Child Safety

CAUSE OF DEATH STATISTICS FOR BABIES AND CHILDREN

Child Death Statistics on the Causes of Child Fatalities

An important fact to remember when reviewing statistics involving the death of children is the number of death incidents does not include and has less impact than the total number of these types of near death incidents involving children.  For example, the number of children that drowned in pool incidents, leaves out the many children that are permanently hurt by near drowning incidents with their brain impaired and their body damaged. The same goes for children involved in car accidents. The first step in helping you keep your small child or children safe is to share with you the causes of serious injury or accidental death for children so you are keenly aware of the most likely cause of harm.

The Top Five Causes Of Unintentional Injury involving children:

1. Car Accidents: Kill 260,000 children a year and injure about 10 million children. They are the leading cause of death among children and a leading cause of child disability.
   

2. Drowning: Kills more than 175,000 children annually. Up to 3 million children each year survive a drowning incident. Due to brain damage in some survivors, nonfatal drowning has the highest average lifetime health and economic impact of any type of child injury. 
   

3. Burns: Fire-related burns kill nearly 96,000 children a year. 

4. Falls: Nearly 47,000 children fall to their deaths every year, but hundreds of thousands more children sustain serious injuries from a fall. 
   

5. Poisoning: More than 45,000 children die each year from unintended poisoning.
 

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Source: World Health Organization and UNICEF (7)

In the United States, accidents kill 12,175 children a year - more than all diseases combined, according to a report from the Centers for Disease Control based on hospital records, which was released in conjunction with the WHO and Unicef report. 

CPSC Warns that 9 Out of 10 Unintentional Child Poisonings Occur in the Home 

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March 18, 2009 WASHINGTON, D.C. - Each year, unintentional poisonings from consumer products commonly found in the home kill about 30,000 children and prompt more than 2 million calls to the nation's poison control centers. More than 90% of these calls involve poisonings in the home. On average, each year an estimated 80,000 children are treated in hospital emergency departments for unintentional poisonings.

This year’s 48th observance of National Poison Prevention Week, which is March 15-21, aims to help prevent those childhood poisonings. As one of the longest running public health campaigns, National Poison Prevention Week has contributed to the more than 80% reduction in the number of deaths related to poisonings (down from 216 in 1972). While there has been a significant decrease in deaths, studies show that unintentional child poisonings still remain a serious concern.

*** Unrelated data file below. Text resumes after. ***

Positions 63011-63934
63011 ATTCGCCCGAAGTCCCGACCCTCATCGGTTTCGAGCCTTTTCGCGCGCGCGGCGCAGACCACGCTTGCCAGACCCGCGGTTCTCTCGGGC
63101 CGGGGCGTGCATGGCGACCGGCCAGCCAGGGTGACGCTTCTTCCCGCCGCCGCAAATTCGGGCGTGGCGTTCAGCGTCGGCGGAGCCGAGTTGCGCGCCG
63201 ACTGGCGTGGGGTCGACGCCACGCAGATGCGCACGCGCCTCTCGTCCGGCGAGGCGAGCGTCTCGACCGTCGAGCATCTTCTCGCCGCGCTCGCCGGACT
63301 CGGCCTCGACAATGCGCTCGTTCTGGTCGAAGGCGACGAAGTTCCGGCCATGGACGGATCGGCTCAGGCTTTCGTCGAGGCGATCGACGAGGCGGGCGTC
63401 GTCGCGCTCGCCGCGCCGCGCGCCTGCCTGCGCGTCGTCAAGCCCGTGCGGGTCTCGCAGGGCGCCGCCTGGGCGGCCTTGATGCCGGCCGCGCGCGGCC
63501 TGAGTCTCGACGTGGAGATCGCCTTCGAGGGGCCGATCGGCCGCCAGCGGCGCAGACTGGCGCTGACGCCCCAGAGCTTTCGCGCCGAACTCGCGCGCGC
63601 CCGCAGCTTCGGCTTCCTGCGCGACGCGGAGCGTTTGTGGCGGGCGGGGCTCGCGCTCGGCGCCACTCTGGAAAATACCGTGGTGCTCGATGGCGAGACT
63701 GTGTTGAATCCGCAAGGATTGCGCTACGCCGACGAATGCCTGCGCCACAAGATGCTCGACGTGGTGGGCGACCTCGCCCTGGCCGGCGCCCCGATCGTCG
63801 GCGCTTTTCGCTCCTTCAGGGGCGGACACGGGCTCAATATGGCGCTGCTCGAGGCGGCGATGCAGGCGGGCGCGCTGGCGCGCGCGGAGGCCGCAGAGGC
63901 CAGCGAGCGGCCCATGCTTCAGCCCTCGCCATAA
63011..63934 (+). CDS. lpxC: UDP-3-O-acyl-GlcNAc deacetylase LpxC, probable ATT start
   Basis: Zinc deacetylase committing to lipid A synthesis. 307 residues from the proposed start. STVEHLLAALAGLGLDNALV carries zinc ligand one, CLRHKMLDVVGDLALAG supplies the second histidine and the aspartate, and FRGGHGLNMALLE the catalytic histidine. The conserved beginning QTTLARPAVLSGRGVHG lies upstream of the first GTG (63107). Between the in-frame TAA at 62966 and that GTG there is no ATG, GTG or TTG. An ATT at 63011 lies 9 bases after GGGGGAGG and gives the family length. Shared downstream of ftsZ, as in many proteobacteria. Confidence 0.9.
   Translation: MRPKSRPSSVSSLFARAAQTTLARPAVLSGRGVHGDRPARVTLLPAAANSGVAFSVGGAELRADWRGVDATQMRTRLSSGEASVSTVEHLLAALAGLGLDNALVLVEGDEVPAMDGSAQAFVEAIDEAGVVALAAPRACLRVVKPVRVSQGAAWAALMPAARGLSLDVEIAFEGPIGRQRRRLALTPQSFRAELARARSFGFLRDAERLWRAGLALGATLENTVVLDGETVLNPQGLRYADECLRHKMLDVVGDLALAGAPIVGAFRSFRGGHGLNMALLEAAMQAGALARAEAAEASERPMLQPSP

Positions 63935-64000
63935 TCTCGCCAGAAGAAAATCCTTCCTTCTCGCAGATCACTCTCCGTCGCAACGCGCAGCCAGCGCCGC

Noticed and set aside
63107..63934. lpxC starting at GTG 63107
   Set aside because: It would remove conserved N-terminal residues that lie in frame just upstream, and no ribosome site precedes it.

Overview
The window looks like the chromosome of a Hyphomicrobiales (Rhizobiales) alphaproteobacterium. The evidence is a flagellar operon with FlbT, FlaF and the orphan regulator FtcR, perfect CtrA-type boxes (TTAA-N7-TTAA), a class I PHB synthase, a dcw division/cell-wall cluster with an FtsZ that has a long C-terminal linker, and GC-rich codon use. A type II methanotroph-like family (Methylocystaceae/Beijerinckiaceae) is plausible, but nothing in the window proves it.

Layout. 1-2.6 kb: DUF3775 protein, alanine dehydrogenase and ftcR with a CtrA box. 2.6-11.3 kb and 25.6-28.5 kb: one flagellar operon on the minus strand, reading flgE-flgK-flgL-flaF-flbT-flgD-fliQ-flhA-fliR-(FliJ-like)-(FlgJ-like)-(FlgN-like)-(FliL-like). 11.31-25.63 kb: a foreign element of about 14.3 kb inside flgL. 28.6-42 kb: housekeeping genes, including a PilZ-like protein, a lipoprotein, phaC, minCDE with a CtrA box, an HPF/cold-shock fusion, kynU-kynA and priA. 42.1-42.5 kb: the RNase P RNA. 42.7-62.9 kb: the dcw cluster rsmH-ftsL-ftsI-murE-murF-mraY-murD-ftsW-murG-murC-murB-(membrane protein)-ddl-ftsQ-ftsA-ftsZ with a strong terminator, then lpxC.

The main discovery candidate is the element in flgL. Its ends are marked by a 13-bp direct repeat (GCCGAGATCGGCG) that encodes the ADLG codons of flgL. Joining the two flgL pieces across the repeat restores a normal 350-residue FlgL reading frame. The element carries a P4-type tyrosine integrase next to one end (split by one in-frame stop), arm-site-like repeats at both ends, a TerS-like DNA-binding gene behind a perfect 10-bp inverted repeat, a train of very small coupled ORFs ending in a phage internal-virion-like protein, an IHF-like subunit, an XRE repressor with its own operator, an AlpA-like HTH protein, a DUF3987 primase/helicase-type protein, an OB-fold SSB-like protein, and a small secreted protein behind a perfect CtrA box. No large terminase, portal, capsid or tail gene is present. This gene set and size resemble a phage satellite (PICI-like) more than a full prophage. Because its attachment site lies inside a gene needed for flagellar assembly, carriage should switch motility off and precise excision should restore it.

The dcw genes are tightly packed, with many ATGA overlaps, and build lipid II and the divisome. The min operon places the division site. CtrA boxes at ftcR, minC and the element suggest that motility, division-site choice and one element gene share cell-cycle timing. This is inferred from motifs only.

Children younger than age 5 account for the majority of the non-fatal poisonings. A recent review conducted by U.S. Consumer Product Safety Commission staff found that 70% of poisonings involve children 1 to 2 years of age. Oral prescription drugs, non-prescription drugs and supplements were involved in more than half of the incidents.

“Awareness and action are the keys to preventing unintentional poisonings,” said CPSC Acting Chairman Nancy Nord. “Children act fast. So do poisons. That’s why we urge parents, grandparents and caregivers to have layers of poison prevention protection in the home.”

CPSC recommends that parents and caregivers immediately take these three steps. First, keep medicines and household chemicals in their original, child-resistant containers. Second, store the potentially hazardous substances up and out of a child’s sight and reach. And lastly, keep the National toll-free poison control center telephone number, 800-222-1222, handy in case of a poison emergency.

Additional poison prevention tips to check during National Poison Prevention Week:

  • When hazardous products are in use, never let young children out of your sight, even if you must take them along when answering the phone or doorbell.

     

  • Keep items closed and in their original containers.

     

  • Leave the original labels on all products, and read the label before using.

     

  • Always leave the light on when giving or taking medicine so that you can see what you are taking. Check the dosage every time.

     

  • Avoid taking medicine in front of children. Refer to medicine as "medicine," not "candy."

     

  • Clean out the medicine cabinet periodically and safely dispose of unneeded and outdated medicines.

     

  • Do not put decorative lamps and candles that contain lamp oil where children can reach them. Lamp oil can be very toxic if ingested by young children.

 

 

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